A pet parenting problem that commonly occurs is when we forget to give our dogs direction and then we become upset or annoyed when our dogs make the wrong decision. If we’re leaving it up to our dogs, they’re going to do what makes sense to them.
What makes sense to a dog? Well, pretty much all of the things we don’t want them to do. (Counter surf, chew random items, bark, bolt through an open door and the list goes on.) Dogs will continue to do the behaviors that produce desirable outcomes. And without our intervention, we’re setting them up for failure and ourselves up for a lot of stress and frustration.
The best course of action is to teach our dogs the behaviors we’d rather them do and proactively ask for those behaviors. My favorite example involves meal time. Many people start to eat their meal and quickly become annoyed when their dog is “begging.” This often results in people yelling “go lie down” or something similar. This isn’t fun for anyone involved. A proactive approach to this is prior to sitting down with your meal, you’ll actually ask your dog to lie on their bed for random food rewards. The bed should be positioned in a convenient spot where you won’t have to do much work to reward your dog. When a dog is lying down on their bed, they’re not one inch from the person or the person’s food and they’re certainly not jumping up on the table.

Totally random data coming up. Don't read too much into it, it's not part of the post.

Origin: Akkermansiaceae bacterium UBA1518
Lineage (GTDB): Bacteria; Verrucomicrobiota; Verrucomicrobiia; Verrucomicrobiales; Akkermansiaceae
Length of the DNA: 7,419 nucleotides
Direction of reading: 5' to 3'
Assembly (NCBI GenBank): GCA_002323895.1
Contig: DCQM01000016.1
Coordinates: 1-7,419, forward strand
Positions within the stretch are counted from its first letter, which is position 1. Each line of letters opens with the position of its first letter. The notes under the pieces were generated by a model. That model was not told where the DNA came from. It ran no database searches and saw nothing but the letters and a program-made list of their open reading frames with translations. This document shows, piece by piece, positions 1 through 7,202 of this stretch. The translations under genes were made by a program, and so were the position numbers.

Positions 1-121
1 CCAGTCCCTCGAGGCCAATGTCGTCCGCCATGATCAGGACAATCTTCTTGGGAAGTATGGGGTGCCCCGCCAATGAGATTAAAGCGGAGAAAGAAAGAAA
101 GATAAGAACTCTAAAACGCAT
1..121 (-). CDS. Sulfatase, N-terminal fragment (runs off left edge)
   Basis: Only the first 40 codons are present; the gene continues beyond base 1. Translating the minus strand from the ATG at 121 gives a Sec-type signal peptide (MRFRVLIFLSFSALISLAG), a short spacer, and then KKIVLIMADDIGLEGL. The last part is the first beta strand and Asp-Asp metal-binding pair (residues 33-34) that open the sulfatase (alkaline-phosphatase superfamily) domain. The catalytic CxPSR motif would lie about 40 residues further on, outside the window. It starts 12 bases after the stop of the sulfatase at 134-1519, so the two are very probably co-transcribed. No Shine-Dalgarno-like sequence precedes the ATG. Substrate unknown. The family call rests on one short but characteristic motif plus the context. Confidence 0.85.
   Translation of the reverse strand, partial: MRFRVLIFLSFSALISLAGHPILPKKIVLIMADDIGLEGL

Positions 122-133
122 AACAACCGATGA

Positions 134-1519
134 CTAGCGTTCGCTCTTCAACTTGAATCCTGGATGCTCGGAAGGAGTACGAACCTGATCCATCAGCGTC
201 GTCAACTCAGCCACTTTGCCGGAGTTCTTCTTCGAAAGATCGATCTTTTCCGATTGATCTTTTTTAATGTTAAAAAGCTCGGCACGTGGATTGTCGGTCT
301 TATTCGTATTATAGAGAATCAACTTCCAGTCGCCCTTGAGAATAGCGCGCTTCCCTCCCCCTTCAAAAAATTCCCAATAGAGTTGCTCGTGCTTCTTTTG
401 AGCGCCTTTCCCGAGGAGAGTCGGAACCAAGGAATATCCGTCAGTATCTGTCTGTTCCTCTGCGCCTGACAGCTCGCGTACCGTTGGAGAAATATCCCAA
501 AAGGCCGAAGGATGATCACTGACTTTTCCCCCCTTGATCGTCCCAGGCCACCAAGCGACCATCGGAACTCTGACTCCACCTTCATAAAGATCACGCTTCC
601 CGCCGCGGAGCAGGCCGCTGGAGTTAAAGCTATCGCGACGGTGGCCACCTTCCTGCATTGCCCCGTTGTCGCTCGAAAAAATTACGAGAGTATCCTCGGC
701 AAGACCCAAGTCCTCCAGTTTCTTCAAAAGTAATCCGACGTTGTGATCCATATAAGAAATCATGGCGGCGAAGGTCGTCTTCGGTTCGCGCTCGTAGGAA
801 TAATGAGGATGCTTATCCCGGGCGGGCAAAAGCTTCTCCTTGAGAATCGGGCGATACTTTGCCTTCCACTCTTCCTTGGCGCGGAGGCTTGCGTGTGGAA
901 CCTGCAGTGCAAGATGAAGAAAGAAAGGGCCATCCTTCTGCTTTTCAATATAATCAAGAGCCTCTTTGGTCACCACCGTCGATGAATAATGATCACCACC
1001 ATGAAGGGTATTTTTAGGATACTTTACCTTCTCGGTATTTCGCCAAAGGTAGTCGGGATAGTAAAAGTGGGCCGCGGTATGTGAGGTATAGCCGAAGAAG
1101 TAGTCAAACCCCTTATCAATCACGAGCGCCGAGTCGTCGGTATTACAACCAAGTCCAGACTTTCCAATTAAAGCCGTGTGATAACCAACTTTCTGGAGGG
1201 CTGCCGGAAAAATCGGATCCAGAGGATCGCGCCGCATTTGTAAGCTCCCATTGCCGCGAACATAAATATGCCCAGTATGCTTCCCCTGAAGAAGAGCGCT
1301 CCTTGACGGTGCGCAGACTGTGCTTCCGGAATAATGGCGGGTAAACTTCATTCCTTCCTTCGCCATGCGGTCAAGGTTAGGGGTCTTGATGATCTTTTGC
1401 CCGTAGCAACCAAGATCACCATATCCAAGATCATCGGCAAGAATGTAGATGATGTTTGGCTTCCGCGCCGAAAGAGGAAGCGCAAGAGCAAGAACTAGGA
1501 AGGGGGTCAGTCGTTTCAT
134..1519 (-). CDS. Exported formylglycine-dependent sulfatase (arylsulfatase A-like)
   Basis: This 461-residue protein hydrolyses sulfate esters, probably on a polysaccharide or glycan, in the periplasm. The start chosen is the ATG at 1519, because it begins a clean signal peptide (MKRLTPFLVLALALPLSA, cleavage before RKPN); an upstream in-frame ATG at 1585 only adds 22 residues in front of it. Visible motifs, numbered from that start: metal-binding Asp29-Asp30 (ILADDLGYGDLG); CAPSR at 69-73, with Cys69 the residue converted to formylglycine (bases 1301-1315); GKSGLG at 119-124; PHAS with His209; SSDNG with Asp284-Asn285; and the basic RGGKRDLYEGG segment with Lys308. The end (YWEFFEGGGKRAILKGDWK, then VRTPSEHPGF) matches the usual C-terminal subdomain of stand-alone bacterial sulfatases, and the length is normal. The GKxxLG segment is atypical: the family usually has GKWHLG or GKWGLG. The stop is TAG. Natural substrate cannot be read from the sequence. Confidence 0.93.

Another example is setting everyone up to succeed when a guest arrives. Instead of letting the guest in and then trying to control the chaos, give your dog something to do to calm down some of the excitement. A work-to-eat toy is a great example! And then when it’s time to do the actual greeting, have your dog on leash and invite them up to sit to receive the person’s attention. Doing this will help tremendously.
They say an ounce of prevention is worth a pound of gold. (I think that’s the saying.) This definitely applies here. You’ll be much happier with the day to day if you’re handling things proactively.